Raising the bar

Craig Special Olympian

Until Tuesday night, Grant Dalton had set a goal for himself -- to bench press 330 pounds at his next competition. That goal quickly changed when he put up the weight as if it were just the bar.

"Are you sure you didn't touch it?" he asked coach Billy Chase.

"Nope, not at all," Chase said.

"That was easy," Dalton said with a relieved look.

After putting up 340 pounds, Dalton readjusted his goal.

"I'm going after 350 now," he said with a slight smile of accomplishment.

Dalton is the current record holder in the bench press at Moffat County High School. But the MCHS alumnus as of Saturday never played a sport in high school.

"This is my sport," he said. "It makes up for not being able to play in high school."

On each side of the bench sits a crutch fitted for Dalton's hands and forearms. He was born with spina bifida, which, simplified, is a paralyzing condition in which the spinal cord doesn't send signals to parts of the body. Dalton is affected from the legs down. The Olympian believes his disadvantage gives him an advantage in weightlifting.

"I've been using crutches all my life," he said. "So my arms are naturally strengthened for the bench press."

Walking with crutches strengthens many of the same muscles used for bench press, including the triceps, shoulders and chest. Dalton said his biceps aren't that strong because he doesn't use them much.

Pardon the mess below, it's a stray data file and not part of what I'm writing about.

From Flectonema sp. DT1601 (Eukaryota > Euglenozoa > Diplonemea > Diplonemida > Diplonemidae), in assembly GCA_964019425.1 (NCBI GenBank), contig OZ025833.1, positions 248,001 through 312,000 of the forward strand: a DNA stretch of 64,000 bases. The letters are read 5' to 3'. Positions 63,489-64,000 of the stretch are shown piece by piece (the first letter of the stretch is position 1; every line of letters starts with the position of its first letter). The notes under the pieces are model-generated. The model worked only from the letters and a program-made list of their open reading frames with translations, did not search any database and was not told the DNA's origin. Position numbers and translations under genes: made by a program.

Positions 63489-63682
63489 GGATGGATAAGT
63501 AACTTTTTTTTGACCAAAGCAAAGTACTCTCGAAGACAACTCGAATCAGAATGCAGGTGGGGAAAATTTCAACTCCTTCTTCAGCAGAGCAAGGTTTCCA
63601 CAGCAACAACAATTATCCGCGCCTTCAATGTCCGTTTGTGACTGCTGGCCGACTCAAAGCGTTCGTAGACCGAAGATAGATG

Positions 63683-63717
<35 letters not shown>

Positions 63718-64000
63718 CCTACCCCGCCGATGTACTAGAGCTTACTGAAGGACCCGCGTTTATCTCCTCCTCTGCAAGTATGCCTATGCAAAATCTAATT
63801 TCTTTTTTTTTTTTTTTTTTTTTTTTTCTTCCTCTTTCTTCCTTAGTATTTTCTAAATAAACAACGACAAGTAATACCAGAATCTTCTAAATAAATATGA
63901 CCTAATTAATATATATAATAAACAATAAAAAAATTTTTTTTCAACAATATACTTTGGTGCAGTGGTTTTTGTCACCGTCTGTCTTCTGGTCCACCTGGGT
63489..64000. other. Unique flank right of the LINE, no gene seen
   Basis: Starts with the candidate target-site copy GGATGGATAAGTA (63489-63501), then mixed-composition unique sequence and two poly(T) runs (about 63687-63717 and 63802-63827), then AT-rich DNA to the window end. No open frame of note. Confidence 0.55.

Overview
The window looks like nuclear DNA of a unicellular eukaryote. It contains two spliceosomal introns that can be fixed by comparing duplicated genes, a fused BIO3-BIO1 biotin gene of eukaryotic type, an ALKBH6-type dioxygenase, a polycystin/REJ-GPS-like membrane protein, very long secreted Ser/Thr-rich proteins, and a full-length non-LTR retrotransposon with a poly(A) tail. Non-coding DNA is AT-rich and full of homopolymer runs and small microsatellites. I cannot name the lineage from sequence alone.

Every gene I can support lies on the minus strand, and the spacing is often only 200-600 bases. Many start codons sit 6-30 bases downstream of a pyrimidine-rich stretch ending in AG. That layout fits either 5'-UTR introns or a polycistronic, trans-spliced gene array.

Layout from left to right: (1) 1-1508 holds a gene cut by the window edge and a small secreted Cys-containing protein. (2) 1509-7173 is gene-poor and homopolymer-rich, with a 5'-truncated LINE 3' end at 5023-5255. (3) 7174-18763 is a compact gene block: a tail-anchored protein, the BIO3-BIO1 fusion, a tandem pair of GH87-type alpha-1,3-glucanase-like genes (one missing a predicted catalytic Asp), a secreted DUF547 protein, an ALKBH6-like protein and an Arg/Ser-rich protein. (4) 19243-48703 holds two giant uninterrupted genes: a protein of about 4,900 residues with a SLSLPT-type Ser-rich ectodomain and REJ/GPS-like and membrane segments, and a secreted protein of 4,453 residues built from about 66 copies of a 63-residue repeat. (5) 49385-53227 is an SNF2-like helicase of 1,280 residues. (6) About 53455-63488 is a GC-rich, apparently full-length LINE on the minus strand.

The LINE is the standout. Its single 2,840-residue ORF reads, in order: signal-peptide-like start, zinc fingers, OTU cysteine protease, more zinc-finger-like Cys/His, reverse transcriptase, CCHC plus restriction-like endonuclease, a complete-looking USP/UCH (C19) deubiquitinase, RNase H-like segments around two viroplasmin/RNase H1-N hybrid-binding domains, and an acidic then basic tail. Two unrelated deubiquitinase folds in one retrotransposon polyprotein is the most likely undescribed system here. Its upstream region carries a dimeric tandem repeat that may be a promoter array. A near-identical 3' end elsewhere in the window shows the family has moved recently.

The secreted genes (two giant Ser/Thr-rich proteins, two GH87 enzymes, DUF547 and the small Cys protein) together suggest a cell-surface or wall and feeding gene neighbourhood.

"I'll see guys a lot littler than me doing a lot more reps than I can with biceps," he said. "I'm built for bench."

Dalton's condition makes him eligible for the Special Olympics, where he currently holds the regional record in the bench press. In addition to his Special Olympics training with Chase, Dalton has been a part of high school lifting classes.

"Coach (Lance) Scranton and coach (Gary) Tague have helped me a lot, too," he said. "Scranton is the one who told me I could get 350 and now I think I may be able to."

When he lifts in the high school class, Dalton notices who he's out lifting.

"It's pretty fun to know that I can lift more than all the athletes," he said. "I know I can't be out on the field, but it gives me something to be able to set goals for."

This weekend, Dalton and five teammates will compete in the Colorado State Special Olympics in Greeley. Dalton's starting weight (each competitor gets three progressions of weight) is 45 pounds more than his closest competitor last year. But Chase said one wouldn't be able to tell in the competition how much better his lifter is by

his attitude.

"What's great about the Special Olympics is that everyone is equal," he said. "There's no taunting or getting cocky. First and last place are celebrated the same."

Weight lifting has become a new sport in the last five years for the Colorado Special Olympics, but Chase said he thinks Dalton has, or at least will have, the state record in the bench press after this weekend.

"At state last year, he was nine weights above everyone else," Chase said. "We're still looking into the records."

After the competition, the bulging bench presser will turn his attention back to school. He will be attending Colorado Northwestern Community College with the hope of going to a tech school in the future. But for now, he wants to lift as much as he can.

"I want to get (my record) far enough that nobody will touch it," he said. "Then I'll look for something else to do, like shot put."

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